A Surprising twist
At the end of January 1986, there was an amazing twist in this case. While searching for another incident, Uluru police found the white baby knitted coat in a wild dog kennel. The saliva of wild dogs and several canine hairs were found on the knitted coat.
In May 1986, with the emergence of new evidence, the Royal Commission led by Judge Trevor Morling began to investigate and collect evidence. On 22 May 1987, Judge Trevor Morling published the findings, the final result showed that there were serious defects in the forensic evidence used. After testing, no Linda’s daughter’s blood was found in the car! Some so-called “blood stains” were just residues of milkshakes or drinks. Finally, on 15 September 1988, the Northern Territory authority revoked the judgments, released and compensated Linda 1.3 million in 1992.
Is forensic evidence really as reliable as we expect? In many TV dramas, forensic evidence has played a decisive role, but the reality is very different.
John J. Lentini once wrote in his book that the field of fire investigation is not so reliable. John has participated in more than 2000 fire investigations. Once, he asked a young investigator, “what does that burn mark tell you?” The correct answer should be “nothing”. But on most occasions, the investigators would think that they found some traces which indicated that the fire burned “faster” or “slower”. In fact, if a bench or a bed burns to a certain temperature, no one can tell the cause of the fire. Many so-called ‘scientific’ analysis are very subjective.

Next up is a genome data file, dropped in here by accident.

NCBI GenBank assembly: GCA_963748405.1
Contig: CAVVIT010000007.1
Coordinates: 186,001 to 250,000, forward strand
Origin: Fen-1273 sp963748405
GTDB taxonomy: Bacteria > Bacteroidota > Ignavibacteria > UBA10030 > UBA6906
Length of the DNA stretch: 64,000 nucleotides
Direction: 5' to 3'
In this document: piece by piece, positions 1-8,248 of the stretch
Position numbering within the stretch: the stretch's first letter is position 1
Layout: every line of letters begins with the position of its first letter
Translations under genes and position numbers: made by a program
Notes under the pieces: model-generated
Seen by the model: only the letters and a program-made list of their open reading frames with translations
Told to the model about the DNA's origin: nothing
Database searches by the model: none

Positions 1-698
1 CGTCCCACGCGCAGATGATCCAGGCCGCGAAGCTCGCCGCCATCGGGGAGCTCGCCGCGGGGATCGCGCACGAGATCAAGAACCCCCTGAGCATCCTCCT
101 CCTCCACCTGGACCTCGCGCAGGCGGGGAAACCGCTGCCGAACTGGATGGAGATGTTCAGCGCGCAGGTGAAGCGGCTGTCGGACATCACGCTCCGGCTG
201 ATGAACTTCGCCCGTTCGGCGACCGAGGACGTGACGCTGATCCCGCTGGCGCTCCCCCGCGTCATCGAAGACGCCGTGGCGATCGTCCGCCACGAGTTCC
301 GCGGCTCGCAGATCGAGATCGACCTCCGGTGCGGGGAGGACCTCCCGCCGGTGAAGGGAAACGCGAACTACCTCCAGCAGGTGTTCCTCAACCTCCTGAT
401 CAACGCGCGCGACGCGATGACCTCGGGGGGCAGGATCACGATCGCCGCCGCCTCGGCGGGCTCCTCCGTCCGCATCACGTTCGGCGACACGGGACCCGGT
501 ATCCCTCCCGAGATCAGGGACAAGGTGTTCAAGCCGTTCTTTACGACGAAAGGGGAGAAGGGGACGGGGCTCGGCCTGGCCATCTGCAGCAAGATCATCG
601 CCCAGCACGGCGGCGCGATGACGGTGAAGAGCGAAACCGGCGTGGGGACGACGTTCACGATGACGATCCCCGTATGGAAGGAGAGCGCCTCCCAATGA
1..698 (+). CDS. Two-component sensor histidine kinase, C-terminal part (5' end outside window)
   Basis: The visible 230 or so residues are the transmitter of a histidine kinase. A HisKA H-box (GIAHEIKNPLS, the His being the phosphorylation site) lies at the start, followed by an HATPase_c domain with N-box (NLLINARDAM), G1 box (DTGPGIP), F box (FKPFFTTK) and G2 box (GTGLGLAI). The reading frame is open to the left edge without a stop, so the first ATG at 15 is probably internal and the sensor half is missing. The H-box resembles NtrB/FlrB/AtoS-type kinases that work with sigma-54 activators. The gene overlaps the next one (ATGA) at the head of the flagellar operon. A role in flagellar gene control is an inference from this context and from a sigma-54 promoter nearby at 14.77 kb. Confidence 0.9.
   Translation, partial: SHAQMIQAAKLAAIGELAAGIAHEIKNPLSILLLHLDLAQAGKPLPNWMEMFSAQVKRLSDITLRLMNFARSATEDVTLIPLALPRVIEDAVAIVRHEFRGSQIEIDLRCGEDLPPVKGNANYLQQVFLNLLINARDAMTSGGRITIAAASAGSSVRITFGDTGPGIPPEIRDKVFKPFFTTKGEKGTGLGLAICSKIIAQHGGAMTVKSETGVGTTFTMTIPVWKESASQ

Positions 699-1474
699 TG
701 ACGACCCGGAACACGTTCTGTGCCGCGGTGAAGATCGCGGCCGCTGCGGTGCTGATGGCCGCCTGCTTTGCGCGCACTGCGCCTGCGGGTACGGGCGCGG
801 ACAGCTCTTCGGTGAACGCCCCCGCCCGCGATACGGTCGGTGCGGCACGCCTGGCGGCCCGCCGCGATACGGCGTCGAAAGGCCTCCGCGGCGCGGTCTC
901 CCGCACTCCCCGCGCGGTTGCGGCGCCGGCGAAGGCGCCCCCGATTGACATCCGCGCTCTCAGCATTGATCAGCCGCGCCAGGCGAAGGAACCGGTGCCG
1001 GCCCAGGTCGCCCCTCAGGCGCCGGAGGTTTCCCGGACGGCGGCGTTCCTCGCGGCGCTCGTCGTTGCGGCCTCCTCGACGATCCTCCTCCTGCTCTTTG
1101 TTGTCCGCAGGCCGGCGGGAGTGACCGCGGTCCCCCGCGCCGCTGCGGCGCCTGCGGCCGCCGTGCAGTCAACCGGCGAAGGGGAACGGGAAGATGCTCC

Itiel Dror of the JDI forensic center at University College London and his colleagues wrote in Science and Justice in 2011: “we asked 17 DNA experts in North America to analyse the data of a convicted criminal case, and they came to different conclusions.”
An American survey shows that 52% of 225 misjudged cases have unreliable forensic evidence. Many innocent people were unjustly imprisoned for unreliable forensic evidence. Judge Chris Maxwell, President of the Victorian Court of Appeal, once pointed out in an interview:
“With the exception of DNA, no other area of forensic science has been shown to be able reliably to connect a particular sample with a particular crime scene or perpetrator”
Our firm has handled many criminal cases, and we have found that many people place an inexplicable amount of trust and importance on forensic evidence. But in fact, forensic evidence is not as amazing as we see in TV shows, and with the development of technology, many flaws in forensic evidence are gradually surfacing. When facing charges from the police, please consult a lawyer in a timely manner, as the evidence provided by the police is not always that reliable.